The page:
While minorities worry more than whites about paying for higher education, a new survey finds that Latinos, Asian-Americans and African-Americans are more likely to see value in the investment for themselves and for the country overall. Delaware's scores on national student tests show progress
Delaware Online, November 8, 2013
Delaware’s scores on a major national test show big gains over the past 10 years and some modest advances in the past two. State education officials hope implementation of Race to the Top programs will fuel a bigger boost, saying there are still areas of serious concern.U.S. Math, Reading Achievement Edges Up, But Gaps Remain
Education Week, November 7, 2013
The reading and mathematics achievement of the country’s 8th grade students improved in the last two years, but the performance of 4th graders remains stubbornly mixed, with progress in math, but not in reading, according to national test data released Thursday.
Education Week, November 7, 2013
Adding the element of race to a discussion makes people uncomfortable. It is as if some illusive, powerful force has entered and takes up all the air. For all the hope we hold as our national image, we can be a hard place. In fact, we have a horrible and unhealed history. It becomes difficult to move forward because we are not expanding our understanding. It is a rare moment....and one of true opportunity...when someone opens a door to welcome a different perspective and a dialogue is entered that can hold multiple truths of those whose life experiences are vastly different. Yet, educators cannot avoid these face to face encounters...in fact, we must seek them out... if we aspire to create environments safe for all students and produce a generation of young adults who will lead well in a multi-cultural, multi racial world.Education summit stresses every child has the ability to learn
The State Journal, November 7, 2013
At the Education Alliance's education summit titled "Excellence in Education: It's Everyone's Business," the echoing answer by speakers and presenters was accountability and early literacy, along with the belief that every child has the ability to learn.
D.C. posts significant gains on national test, outpacing nearly every state
Washington Post, November 7, 2013
The District’s fourth- and eighth-graders made significant gains on national math and reading tests this year, posting increases that were among the city’s largest in the history of the exam.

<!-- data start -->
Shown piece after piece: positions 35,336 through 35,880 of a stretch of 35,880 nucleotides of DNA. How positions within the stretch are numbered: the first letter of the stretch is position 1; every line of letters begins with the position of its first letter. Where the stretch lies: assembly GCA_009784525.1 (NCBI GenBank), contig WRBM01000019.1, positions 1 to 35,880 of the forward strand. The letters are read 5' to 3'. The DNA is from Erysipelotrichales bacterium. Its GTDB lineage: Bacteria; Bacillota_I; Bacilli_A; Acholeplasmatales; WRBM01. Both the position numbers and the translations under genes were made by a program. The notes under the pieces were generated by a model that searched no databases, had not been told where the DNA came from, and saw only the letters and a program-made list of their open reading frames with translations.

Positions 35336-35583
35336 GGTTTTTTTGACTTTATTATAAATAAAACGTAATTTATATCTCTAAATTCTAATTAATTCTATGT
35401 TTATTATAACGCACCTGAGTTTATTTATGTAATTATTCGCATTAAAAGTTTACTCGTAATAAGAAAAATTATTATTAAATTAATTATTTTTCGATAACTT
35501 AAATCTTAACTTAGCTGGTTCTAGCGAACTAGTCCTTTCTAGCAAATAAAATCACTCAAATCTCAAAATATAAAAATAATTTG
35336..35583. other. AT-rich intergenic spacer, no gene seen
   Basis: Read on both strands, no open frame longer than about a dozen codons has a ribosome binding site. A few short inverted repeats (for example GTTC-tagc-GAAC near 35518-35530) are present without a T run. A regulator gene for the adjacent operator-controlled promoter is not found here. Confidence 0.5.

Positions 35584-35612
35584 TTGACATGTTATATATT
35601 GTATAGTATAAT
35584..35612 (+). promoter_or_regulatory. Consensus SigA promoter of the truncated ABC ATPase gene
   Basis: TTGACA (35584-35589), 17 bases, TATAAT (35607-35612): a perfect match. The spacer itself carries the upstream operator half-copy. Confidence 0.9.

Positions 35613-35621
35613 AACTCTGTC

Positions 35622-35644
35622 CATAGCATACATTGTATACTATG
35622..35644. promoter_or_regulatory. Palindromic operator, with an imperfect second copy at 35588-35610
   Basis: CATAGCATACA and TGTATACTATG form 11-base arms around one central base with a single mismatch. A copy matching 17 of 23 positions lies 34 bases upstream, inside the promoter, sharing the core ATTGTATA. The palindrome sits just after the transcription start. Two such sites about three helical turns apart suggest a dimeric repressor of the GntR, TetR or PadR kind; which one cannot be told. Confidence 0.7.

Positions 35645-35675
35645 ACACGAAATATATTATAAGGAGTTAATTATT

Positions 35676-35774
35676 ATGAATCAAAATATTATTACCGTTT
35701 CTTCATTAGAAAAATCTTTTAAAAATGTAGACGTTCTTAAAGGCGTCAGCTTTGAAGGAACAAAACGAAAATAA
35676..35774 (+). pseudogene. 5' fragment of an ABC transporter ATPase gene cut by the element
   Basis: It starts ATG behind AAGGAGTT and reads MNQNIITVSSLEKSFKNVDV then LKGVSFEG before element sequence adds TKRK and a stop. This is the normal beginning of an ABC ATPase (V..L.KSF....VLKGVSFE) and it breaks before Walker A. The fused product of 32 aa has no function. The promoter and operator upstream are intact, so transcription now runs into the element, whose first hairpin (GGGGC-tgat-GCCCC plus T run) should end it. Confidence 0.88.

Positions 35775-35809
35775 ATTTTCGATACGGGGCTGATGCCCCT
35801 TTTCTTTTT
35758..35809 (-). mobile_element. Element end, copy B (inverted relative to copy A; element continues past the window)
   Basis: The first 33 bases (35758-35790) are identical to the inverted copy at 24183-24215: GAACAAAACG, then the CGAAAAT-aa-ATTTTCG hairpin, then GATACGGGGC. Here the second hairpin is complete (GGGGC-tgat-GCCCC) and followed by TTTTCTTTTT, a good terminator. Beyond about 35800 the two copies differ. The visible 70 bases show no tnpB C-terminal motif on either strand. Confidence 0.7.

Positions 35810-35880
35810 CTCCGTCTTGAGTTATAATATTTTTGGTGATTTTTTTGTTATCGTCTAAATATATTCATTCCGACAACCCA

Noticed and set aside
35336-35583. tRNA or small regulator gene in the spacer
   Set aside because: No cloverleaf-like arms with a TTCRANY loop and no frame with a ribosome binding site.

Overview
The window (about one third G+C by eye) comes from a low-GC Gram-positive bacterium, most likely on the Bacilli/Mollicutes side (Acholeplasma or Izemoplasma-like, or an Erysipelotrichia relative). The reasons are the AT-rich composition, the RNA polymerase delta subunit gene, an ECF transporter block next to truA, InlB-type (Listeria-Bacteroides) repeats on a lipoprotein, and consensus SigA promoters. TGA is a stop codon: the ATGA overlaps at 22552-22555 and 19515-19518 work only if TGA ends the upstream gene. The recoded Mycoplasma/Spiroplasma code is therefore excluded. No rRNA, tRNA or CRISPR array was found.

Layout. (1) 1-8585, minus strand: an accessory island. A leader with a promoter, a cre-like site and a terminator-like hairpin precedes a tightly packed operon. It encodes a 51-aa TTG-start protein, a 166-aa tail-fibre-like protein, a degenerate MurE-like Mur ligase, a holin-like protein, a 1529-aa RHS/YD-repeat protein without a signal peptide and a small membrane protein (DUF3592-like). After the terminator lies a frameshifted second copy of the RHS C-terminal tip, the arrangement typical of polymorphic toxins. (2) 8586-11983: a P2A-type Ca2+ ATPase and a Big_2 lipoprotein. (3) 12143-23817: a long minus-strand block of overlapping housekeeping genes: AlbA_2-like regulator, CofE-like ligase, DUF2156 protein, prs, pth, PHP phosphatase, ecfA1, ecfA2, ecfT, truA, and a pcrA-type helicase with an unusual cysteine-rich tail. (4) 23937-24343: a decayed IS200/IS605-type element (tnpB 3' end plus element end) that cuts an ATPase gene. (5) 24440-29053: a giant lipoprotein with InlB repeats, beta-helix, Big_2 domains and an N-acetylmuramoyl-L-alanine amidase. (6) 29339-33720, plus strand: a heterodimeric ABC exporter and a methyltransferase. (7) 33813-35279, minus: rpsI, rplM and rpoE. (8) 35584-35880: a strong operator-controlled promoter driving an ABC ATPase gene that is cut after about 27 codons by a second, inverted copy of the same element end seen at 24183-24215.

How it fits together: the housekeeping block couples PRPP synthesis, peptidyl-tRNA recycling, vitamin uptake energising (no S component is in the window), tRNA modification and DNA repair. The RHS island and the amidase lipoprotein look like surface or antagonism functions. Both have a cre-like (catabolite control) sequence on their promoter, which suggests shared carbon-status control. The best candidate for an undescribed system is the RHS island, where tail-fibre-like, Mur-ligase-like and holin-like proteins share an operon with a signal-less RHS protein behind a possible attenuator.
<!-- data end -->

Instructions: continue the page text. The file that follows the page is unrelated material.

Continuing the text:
High School Dropout Rate: Causes and Costs
Education Week, November 6, 2013
On Monday I dug into the current state of high school dropouts and where American students today stand in historic statistics. In my research, I discovered that while dropout percentages are much lower today than they were a few decades ago, there is still a lot of room for improvement.Delaware principals need to be tougher in evaluating teachers, state says
News Journal, November 6, 2013
Only 1 percent of Delaware teachers were rated ineffective during the first full year of the state’s evaluation system, according to new Department of Education figures. State officials say that shows school leaders aren’t making the tough evaluations needed to give honest feedback and weed out low-performing teachers.Schools Still See Surges in Homeless Students
Education Week, November 5, 2013
In the year after Hurricane Katrina buffeted the Gulf Coast, Denise Riemer and Larissa Dickinson, both homeless education liaisons for their school district, saw more than 2,000 homeless students and their families in the public schools in Mobile, Ala.
Rethinking Parent Engagement
Education Week, October 30, 2013
It's that time of the school year, where droves of parents descend upon their children's schools for parent-teacher conferences. Unfortunately, for many, this will be the first and last time parents and teachers see each other this year. We might see them at the book fair or the field trip to the museum, but the challenge for schools is to engage parents in more meaningful ways.High school graduation rates fall in Prince George’s County, but improve statewide
Washington Post, October 30, 2013
The high school graduation rate has improved across Maryland, according to figures released Wednesday, but Prince George’s County saw its graduation rate fall by 3.3 percentage points, leaving the school district more than 10 percentage points behind the state average.Delaware Readiness Teams collaborate to improve early childhood education
NPR, October 29, 2013
A collaboration between educators and community members to improve early childhood education in Delaware is getting off the ground. The Delaware Office of Early Learning hosted 19 Delaware Readiness Teams from across the state in Dover Tuesday to offer a progress report.
W.Va. graduation rates on the rise
Herald Mail Media, October 29, 2013
The Eastern Panhandle’s seven high schools mirror their counterparts across West Virginia in improving graduation, dropout and attendance rates, according to figures supplied by superintendents in Morgan, Berkeley and Jefferson counties.Most States Surpass Global Average in Math, Science
Education Week, October 24, 2013
A new analysis of how all U.S. states stack up against countries around the world shows that 8th grade students in 35 states outperformed the international average in math and those in 46 did so in science.
Why We Don’t Use the Word “Bully” to Label Kids
StopBullying.gov, October 23, 2013